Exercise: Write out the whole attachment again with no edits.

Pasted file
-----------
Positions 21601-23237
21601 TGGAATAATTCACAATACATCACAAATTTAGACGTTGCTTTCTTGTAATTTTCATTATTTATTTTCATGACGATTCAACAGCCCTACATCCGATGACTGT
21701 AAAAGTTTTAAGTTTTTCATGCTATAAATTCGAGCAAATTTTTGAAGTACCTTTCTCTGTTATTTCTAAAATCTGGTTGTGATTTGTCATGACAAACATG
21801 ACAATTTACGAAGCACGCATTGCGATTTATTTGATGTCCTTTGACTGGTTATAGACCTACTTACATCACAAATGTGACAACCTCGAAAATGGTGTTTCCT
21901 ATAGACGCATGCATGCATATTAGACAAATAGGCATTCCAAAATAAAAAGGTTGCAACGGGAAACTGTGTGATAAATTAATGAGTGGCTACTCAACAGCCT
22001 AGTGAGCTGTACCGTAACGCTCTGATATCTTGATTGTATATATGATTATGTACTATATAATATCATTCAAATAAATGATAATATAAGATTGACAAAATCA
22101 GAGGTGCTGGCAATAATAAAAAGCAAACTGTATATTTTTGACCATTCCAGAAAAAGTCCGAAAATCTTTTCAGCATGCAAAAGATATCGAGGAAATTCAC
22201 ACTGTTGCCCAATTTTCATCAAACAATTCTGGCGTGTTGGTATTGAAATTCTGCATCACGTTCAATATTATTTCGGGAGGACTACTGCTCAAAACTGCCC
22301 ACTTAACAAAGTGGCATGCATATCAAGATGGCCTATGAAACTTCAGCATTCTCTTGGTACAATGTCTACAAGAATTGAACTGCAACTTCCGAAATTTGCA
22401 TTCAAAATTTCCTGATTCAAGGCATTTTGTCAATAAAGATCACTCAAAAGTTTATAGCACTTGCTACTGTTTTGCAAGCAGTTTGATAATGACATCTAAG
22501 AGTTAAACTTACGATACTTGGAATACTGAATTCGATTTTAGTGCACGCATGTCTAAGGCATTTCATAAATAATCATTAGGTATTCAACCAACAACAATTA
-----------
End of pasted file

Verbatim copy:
Positions 21601-23237
21601 TGGAATAATTCACAATACATCACAAATTTAGACGTTGCTTTCTTGTAATTTTCATTATTTATTTTCATGACGATTCAACAGCCCTACATCCGATGACTGT
21701 AAAAGTTTTAAGTTTTTCATGCTATAAATTCGAGCAAATTTTTGAAGTACCTTTCTCTGTTATTTCTAAAATCTGGTTGTGATTTGTCATGACAAACATG
21801 ACAATTTACGAAGCACGCATTGCGATTTATTTGATGTCCTTTGACTGGTTATAGACCTACTTACATCACAAATGTGACAACCTCGAAAATGGTGTTTCCT
21901 ATAGACGCATGCATGCATATTAGACAAATAGGCATTCCAAAATAAAAAGGTTGCAACGGGAAACTGTGTGATAAATTAATGAGTGGCTACTCAACAGCCT
22001 AGTGAGCTGTACCGTAACGCTCTGATATCTTGATTGTATATATGATTATGTACTATATAATATCATTCAAATAAATGATAATATAAGATTGACAAAATCA
22101 GAGGTGCTGGCAATAATAAAAAGCAAACTGTATATTTTTGACCATTCCAGAAAAAGTCCGAAAATCTTTTCAGCATGCAAAAGATATCGAGGAAATTCAC
22201 ACTGTTGCCCAATTTTCATCAAACAATTCTGGCGTGTTGGTATTGAAATTCTGCATCACGTTCAATATTATTTCGGGAGGACTACTGCTCAAAACTGCCC
22301 ACTTAACAAAGTGGCATGCATATCAAGATGGCCTATGAAACTTCAGCATTCTCTTGGTACAATGTCTACAAGAATTGAACTGCAACTTCCGAAATTTGCA
22401 TTCAAAATTTCCTGATTCAAGGCATTTTGTCAATAAAGATCACTCAAAAGTTTATAGCACTTGCTACTGTTTTGCAAGCAGTTTGATAATGACATCTAAG
22501 AGTTAAACTTACGATACTTGGAATACTGAATTCGATTTTAGTGCACGCATGTCTAAGGCATTTCATAAATAATCATTAGGTATTCAACCAACAACAATTA